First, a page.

China pollution

Beijing sets pollution targets for all provinces as smog worsens

State Council will check progress and officials who miss goals will be 'summoned for a talk'

PUBLISHED : Thursday, 09 January, 2014, 12:01am
UPDATED : Thursday, 09 January, 2014, 12:04pm

All 31 provincial governments have signed up for specific air pollution pledges for the next four years as the mainland's leadership struggles to deal with worsening smog.

Eleven municipalities and provinces - mostly industrialised and economically well-off regions - are now required to cut levels of PM2.5, particulates smaller than 2.5 microns considered most hazardous to health, by 10 to 25 per cent by 2017 under an extended programme to tackle the smog-induced pollutants, the Ministry of Environmental Protection said in a statement late on Tuesday.

The metropolis of Chongqing, coal-rich Shanxi and Inner Mongolia , and populous Shandong have been assigned targets to cut PM2.5 levels by between 10 and 20 per cent. Previously only industrialised city clusters around Beijing, Shanghai and Guangzhou have adopted such goals.

Yunnan and Hainan provinces, and the Tibetan autonomous region , have been asked to keep improving their air quality, but with no specific targets given, while the other provinces will have to cut their levels of the larger PM10 by between five and 15 per cent, the ministry said.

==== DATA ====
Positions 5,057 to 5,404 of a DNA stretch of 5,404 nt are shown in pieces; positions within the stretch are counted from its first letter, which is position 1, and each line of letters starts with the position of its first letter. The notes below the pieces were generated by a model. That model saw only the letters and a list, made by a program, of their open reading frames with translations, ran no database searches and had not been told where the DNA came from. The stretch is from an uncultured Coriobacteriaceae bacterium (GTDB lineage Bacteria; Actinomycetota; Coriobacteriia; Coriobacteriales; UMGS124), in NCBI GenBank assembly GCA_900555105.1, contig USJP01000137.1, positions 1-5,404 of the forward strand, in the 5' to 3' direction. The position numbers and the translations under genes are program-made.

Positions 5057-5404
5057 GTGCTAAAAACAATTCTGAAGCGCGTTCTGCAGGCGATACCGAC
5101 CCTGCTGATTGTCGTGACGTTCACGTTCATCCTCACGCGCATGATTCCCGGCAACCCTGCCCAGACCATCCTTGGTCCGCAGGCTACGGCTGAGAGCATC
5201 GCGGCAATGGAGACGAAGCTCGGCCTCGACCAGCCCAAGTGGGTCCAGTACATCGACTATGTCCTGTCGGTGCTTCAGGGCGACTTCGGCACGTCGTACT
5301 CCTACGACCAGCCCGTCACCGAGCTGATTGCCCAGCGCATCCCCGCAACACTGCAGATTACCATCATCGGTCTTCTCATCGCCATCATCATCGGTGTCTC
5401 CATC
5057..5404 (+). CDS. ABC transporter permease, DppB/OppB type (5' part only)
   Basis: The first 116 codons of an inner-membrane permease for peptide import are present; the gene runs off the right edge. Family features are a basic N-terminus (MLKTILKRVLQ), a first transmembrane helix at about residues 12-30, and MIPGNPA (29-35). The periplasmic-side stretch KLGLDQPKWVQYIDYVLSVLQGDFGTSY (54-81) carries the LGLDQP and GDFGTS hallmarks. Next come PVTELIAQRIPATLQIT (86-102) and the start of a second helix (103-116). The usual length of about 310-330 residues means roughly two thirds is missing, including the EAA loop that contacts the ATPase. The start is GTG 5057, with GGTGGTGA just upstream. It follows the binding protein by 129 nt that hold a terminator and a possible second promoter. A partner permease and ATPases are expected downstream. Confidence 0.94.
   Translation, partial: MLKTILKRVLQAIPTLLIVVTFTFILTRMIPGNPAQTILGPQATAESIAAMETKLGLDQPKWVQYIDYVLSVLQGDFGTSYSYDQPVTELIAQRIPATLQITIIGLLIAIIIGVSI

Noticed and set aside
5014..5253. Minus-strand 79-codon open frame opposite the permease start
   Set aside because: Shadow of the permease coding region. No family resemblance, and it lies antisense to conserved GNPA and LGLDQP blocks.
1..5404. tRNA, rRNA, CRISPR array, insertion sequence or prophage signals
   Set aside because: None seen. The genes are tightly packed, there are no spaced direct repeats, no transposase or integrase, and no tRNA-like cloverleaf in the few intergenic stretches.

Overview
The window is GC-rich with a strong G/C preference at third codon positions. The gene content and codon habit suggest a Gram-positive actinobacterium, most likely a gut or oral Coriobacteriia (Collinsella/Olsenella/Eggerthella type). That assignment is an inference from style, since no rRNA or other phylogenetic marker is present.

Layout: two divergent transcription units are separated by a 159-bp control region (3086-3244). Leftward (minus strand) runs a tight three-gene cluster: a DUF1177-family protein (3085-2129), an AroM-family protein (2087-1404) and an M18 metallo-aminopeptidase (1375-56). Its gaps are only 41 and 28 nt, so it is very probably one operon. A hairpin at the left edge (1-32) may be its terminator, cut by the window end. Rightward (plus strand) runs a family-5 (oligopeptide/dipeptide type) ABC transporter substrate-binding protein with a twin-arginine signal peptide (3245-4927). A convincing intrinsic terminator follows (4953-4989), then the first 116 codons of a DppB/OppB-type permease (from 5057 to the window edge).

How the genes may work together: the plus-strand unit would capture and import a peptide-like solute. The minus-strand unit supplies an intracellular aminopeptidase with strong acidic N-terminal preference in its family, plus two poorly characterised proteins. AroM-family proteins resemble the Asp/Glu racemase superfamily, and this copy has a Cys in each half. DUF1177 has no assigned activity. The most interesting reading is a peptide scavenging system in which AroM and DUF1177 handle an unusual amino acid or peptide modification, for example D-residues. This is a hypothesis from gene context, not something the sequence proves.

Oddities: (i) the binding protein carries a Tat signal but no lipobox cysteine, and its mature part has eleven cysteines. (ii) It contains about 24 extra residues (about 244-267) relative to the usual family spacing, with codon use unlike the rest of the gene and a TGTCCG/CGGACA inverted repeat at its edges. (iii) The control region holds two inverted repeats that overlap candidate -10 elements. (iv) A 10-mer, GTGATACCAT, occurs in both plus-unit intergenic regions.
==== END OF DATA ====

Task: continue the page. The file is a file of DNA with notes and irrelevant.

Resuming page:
The provincial targets offer a detailed breakdown of the country's clean-air action plan that runs until 2017, which was unveiled by the State Council in September. The move suggests that the central government is pushing local administrations to take greater responsibility to address worsening air pollution.

The State Council will evaluate each province's progress annually, and officials who fail to meet targets will be "summoned for a talk" by the environmental ministry, the statement said.

In November the top leadership pledged to drop the growth-at-all-cost mentality by reforming a system to appraise local officials, giving more weight to environmental protection.

The environmental ministry has used similar approaches in previous campaigns to tackle pollution but the effect has been limited, said Huang Wei , a climate and energy campaigner with Greenpeace.

"If these goals are not taken seriously, the smog problem will only get worse," she said.

The National Meteorological Centre said last week that the mainland had recorded more smoggy days in 2013 than any other year since 1961.

Watch: Heavy smog blanketing several eastern cities in China